One of the key points made by Minister Muñoz—one highly relevant to policy making on a national and global level—is the impact that social media has on the international community. “I read today that 70 percent of the world population has cellphones [smartphones]. We experience the hopes, the frustrations, and the anger of others directly in real time,” said Minister Muñoz.

Chile has experienced dramatic social and economic changes in the last few decades. Minister Muñoz described many of the positive policies the Chilean government has implemented, from the 2014 tax reform to mobilizing funds to accept migrants from Syria and Afghanistan to Chile.

Additionally, Minister Muñoz outlined three major goals Chile must accomplish to improve the country’s stance on the world stage: “First, we have to deepen our openness to the world economy and add value to our efforts. That’s our first challenge. Second, we must contribute to global governance, particularly for sensitive issues for Chile. And third, we have to continue to prioritize Latin America and the Caribbean,” he said.

Minister Muñoz also spoke about Chile’s contributions to the world, from renowned architect Alejandro Aravena’s accomplishments in Venice to Maritza Soto, the doctoral student from the University of Chile, who discovered a planet twice the size of Earth orbiting a star.

Elaborating on the achievements of Chileans in many other fields, Minister Muñoz summed up the course Chile is taking now: “We should not only be a country of poets, a country of great wines but a country of astronomers, a country of architects, a country of filmmakers.”

Following his remarks, the foreign minister engaged in a question-and-answer session with the audience, fielding inquiries and comments on a diverse range of issues, from changing U.S.-Cuba relations and their potential impact in the broader Caribbean to the outlook for energy production in Chile and South America.

Dr. Knaul closed the forum by reiterating MIA’s commitment to organizing events with distinguished speakers and global leaders as well as supporting other faculty and student activities at UM.  More information on MIA resources can be found at: http://www.as.miami.edu/mia/grants/cosponsorships/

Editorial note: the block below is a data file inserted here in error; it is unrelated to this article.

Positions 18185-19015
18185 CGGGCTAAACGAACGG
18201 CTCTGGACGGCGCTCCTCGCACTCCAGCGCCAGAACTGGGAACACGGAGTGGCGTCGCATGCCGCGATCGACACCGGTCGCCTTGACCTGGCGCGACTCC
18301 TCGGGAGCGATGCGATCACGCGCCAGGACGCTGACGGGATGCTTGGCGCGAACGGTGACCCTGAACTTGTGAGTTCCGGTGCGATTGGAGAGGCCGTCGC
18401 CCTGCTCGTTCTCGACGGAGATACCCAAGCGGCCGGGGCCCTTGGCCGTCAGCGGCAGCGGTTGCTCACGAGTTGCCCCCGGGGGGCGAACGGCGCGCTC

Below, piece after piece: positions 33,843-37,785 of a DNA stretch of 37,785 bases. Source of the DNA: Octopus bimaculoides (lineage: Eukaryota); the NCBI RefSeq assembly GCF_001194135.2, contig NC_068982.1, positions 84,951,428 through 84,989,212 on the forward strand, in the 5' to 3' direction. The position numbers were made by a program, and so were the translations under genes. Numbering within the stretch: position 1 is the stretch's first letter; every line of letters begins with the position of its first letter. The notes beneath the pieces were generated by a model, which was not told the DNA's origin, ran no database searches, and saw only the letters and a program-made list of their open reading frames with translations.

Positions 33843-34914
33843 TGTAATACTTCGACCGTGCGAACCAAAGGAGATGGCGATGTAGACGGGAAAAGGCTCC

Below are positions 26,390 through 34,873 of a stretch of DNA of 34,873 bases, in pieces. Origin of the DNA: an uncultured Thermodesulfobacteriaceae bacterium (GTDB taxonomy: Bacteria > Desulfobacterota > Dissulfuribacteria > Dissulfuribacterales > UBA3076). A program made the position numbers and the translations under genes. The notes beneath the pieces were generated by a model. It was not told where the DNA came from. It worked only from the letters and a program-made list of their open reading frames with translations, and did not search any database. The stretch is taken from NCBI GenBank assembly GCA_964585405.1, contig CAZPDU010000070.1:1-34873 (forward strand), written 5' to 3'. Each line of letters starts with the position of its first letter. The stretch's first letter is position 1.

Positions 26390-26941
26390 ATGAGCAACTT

‌An accomplished statesperson, Minister Muñoz was previously the Assistant Secretary-General of the United Nations and Regional Director for Latin America and the Caribbean of the United Nations Development Programme from 2010 to 2014. He also served as Chile’s Ambassador-Permanent Representative to the United Nations from 2003 to 2010. In addition to the high-ranking positions he has held in the international community and Chilean government, he has written and edited over a dozen publications on Inter-American relations and security, Latin American foreign relations, democracy and human rights, multilateral affairs, and international political economy.

Minister Muñoz holds a Ph.D. in international studies from the Korbel School at the University of Denver, a diploma in international relations from the Catholic University of Chile, and a B.A. in political science from the State University of New York at Oswego.

April 08, 2016

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Sociologist Named  AERA Fellow

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Sociologist Named AERA Fellow


Special to UM News

Braddock

Jomills H. Braddock II

CORAL GABLES, Fla. (March 23, 2016)—Sociology Professor Jomills H. Braddock II, whose research interests include race-ethnic relations and sociology of sports and gender equity, is among the 22 scholars selected as 2016 American Educational Research Association (AERA) Fellows for their notable and sustained research achievements.

“It’s always a tremendous honor to have any aspect of one’s work acknowledged by professional peers,” said Braddock, the   co-author of the book Sex Segregation in Sports: Why Separate Is Not Equal. “I have always sought to conduct research that makes a difference. I am especially grateful to receive this honor.”

Founded in 1916, AERA is the largest national interdisciplinary research association dedicated to the scientific study of education and learning. The 2016 AREA Fellows were nominated by their peers, selected by the AERA Fellows Committee, and approved by the AERA Council, the association’s elected governing body.